Inductive and Deductive Reasoning

Deductive reasoning can be described as reasoning of the form if A then B. Deduction is in some sense the direct application of knowledge in the production of new knowledge. However, this new knowledge does not represent any new semantic information: the rule represents the knowledge as completely as the added knowledge since any time the assertions (A) are true then the conclusion B is true as well. Purely deductive learning includes methods such as caching, building macro-operators, and explanation-based learning.

In contrast to this, inductive reasoning results in the addition of semantic information. There are a great many ways in which inductive inference has been characterized but most are similar to those specified by the philosopher John Stuart Mill (1843). Basically, in this paradigm, positive instances of some phenomena that have a common trait identify that trait as indicating some larger commonality. Similarly, negative instances that differ for some trait from the positive instances are also indicative of a crucial feature. This methodology is at the center of concept acquisition programs and plays a key role in many AI systems. In general, induction is more difficult than deduction because of both the addition of new semantic information and because the inferred concept may not be the correct one. In induction, assertions do not necessarily lead to true conclusions.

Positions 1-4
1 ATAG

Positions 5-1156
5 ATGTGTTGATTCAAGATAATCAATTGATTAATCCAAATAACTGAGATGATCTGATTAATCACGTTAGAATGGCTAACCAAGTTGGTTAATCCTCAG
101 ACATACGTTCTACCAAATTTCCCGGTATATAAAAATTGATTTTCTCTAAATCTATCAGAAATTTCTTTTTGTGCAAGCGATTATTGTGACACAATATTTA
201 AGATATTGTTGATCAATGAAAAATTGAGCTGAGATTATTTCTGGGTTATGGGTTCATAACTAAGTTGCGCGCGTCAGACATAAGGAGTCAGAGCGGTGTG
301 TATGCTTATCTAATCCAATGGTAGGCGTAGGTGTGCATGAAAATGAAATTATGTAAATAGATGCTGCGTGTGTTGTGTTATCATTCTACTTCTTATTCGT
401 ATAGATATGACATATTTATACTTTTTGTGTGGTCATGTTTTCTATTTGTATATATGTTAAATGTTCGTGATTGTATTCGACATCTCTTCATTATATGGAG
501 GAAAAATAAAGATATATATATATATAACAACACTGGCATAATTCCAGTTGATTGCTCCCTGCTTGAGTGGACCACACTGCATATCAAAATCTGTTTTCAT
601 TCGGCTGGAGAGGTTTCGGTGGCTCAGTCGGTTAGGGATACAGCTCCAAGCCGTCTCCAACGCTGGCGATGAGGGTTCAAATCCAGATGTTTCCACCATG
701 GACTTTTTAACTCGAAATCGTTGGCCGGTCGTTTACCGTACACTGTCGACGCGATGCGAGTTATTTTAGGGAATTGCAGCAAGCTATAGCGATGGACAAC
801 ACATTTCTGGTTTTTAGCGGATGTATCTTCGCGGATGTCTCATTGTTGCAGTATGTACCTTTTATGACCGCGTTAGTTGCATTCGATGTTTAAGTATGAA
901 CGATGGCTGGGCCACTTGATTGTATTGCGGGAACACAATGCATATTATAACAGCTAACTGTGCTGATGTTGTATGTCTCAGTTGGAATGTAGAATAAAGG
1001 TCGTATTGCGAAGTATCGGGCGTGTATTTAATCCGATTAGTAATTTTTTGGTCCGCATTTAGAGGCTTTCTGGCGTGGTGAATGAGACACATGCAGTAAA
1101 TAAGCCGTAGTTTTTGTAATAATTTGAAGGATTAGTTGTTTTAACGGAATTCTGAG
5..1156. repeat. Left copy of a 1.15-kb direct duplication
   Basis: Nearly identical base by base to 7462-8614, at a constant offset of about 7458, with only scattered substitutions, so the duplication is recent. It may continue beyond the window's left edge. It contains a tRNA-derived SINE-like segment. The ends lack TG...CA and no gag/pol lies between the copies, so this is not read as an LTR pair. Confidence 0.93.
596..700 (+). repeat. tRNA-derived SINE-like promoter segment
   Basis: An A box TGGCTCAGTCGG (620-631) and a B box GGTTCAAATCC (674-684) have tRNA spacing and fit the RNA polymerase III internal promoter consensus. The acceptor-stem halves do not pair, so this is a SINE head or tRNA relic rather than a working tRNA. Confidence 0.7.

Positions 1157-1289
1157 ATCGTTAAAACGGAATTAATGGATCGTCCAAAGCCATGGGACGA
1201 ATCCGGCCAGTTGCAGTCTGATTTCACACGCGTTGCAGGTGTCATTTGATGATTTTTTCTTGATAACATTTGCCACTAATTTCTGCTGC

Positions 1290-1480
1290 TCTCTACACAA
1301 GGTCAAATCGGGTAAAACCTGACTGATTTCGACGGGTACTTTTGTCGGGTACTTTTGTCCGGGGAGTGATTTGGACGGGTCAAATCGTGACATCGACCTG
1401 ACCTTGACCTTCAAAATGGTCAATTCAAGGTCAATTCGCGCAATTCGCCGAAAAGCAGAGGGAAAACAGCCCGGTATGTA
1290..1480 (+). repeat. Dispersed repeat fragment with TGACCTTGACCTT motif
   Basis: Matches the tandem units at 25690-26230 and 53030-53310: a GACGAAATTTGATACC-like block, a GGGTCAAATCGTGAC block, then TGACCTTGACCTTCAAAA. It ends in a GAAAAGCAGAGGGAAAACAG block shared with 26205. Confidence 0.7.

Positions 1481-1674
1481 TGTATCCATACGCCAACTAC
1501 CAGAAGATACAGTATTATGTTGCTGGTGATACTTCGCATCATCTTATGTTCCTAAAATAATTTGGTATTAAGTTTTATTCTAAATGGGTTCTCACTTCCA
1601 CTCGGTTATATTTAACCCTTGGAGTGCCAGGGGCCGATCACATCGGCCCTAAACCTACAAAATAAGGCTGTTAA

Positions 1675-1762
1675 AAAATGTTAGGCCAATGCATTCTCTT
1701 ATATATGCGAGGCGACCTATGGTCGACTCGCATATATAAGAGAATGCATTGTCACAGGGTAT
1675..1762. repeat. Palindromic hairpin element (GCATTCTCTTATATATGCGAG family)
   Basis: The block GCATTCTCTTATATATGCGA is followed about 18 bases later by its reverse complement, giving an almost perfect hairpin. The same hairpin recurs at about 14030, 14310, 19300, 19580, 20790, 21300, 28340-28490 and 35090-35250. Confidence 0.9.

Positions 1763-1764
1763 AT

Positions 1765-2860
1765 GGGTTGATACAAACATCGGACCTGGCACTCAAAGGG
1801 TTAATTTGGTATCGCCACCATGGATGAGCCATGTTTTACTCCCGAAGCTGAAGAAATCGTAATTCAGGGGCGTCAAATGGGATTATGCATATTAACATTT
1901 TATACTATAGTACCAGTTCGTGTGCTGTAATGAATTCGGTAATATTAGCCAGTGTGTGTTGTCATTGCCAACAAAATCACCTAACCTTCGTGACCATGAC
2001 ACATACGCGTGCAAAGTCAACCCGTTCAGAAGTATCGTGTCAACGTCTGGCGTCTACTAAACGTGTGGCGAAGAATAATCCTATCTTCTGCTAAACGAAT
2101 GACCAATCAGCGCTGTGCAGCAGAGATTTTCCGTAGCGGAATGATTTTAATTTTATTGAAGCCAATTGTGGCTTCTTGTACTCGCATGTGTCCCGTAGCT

Combinations of inductive and/or deductive reasoning are present in most cognitive architectures that utilize a symbolic world model and are described in the individual architecture document with more specific capabilities such as planning and learning.


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